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Re: WGLC on draft-ietf-sieve-managesieve-01.txt (review)

2008-11-18 04:52:53

Alexey Melnikov wrote:

Hi Stephan,
Thank you for your review.

I am quickly answering easy comments/questions and will followup on the rest later on.


- Clarify what is meant by syntax checking. In the strictest sense it could mean that any script that complies with the basic grammar of the Sieve language would pass. Command syntax, i.e. which arguments are required/allowed, would then be ignored. Also, wouldn't it be helpful/useful/desirable to include contextual checks here as well? E.g. unknown/invalid comparators etc.

IMHO, invalid/unknown comparator would be covered by syntactic checks.

I first encountered this distinction when discussing the ihave extension to the Sieve language. I implicitly interpreted this requirement as a full script check (i.e. as would be done for full compilation), which seems overly restrictive when reading this standard more carefully.

You need to suggest specific text, especially if you want the document to describe interaction with ihave in more details.
I was not saying that the interaction with ihave needs to be described better, I was merely saying that during the discussion of the ihave extension I noticed that the current formulation of the syntactic validation requirement is very much open for interpretation. IMHO, this is usually a bad thing in a document that is intended to establish a standard.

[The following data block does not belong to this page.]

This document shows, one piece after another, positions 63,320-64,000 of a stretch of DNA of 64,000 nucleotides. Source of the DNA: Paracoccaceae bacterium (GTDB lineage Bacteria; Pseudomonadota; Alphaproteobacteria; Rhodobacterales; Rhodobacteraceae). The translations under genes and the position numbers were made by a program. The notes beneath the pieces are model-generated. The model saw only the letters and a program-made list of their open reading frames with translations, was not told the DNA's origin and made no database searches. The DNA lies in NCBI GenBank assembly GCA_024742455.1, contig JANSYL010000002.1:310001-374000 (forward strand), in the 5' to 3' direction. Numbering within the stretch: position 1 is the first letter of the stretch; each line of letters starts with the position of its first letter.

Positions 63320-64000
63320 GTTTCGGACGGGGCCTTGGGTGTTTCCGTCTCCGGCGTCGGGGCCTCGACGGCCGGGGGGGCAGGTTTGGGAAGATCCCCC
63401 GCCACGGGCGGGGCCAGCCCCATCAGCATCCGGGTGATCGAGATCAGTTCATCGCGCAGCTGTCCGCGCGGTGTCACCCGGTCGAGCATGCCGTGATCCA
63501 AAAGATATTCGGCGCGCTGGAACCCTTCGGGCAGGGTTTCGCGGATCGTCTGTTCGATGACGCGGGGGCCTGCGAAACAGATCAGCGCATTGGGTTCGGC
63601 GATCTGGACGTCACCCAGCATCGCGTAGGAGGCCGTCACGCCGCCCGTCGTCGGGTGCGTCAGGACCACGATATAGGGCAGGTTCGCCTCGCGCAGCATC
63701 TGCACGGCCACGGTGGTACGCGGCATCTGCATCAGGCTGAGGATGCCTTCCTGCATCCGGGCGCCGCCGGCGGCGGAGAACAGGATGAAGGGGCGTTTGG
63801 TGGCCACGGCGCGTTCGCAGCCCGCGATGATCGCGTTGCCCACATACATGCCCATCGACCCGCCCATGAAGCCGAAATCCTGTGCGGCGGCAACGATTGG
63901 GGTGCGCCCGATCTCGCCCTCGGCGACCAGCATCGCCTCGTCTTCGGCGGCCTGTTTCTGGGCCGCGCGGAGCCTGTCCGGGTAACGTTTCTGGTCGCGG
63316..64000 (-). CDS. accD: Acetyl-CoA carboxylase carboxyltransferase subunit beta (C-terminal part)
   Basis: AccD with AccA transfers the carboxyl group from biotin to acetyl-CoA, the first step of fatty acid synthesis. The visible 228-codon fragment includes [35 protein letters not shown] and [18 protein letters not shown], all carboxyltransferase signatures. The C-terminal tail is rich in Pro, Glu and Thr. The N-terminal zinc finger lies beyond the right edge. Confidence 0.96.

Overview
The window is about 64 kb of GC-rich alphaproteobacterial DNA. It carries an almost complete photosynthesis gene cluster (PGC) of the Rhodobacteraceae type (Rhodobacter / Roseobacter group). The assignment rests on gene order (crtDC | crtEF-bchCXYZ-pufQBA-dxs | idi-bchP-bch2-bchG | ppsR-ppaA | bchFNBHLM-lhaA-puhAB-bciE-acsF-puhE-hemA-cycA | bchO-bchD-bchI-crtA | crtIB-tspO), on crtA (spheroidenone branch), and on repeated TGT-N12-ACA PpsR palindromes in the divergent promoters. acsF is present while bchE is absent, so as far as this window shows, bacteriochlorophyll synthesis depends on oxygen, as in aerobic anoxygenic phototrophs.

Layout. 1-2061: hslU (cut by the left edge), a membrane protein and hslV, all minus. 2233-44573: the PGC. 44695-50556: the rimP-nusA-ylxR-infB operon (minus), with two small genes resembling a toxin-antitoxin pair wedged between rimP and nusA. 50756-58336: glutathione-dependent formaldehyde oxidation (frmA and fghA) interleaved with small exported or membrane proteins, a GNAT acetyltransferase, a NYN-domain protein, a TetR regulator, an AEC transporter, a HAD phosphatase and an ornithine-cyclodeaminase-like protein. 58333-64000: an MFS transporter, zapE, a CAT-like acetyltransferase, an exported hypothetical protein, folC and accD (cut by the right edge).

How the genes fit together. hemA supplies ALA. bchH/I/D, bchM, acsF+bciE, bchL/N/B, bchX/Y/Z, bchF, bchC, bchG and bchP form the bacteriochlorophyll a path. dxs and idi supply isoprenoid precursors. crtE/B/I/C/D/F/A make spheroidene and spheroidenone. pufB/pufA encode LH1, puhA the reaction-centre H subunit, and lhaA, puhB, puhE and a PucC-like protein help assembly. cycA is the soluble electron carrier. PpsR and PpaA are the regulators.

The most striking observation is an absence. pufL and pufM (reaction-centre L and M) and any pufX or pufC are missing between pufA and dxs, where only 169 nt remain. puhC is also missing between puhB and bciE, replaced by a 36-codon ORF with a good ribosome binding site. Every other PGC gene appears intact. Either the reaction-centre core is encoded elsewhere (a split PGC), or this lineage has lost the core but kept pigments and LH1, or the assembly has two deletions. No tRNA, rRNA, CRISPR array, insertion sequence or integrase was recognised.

I am not very good at writing such texts myself, but I can provide a textual representation of how I interpret the sentence 'The server MUST check the submitted script for syntactic validity, which includes checking that all Sieve extensions mentioned in Sieve script "require" statement(s) are supported by the Sieve interpreter.' (somewhere on page 20):

'The server MUST check the submitted script for validity, which includes checking that the script complies with the Sieve grammar [SIEVE], that all Sieve extensions mentioned in script's "require" statement(s) are supported by the Sieve interpreter, that all used commands are known (i.e. either part of the main Sieve language or an extension mentioned in the "require" lines), that commands are used in the correct context and that the supplied command arguments are valid for each command. Essentially, the performed validation should be equal to what is performed when compiling the script for execution. Implementations that use a binary representation to store compiled scripts can extend the validation to a full compile, in order to avoid validating uploaded scripts multiple times.'

Does this interpretation match your intention of that sentence? I am also wondering what others think of this. I can imagine that the ihave authors have some amendments, but I think the text that follows the aforementioned sentence in the draft should cover most potential issues.


Stephan Bosch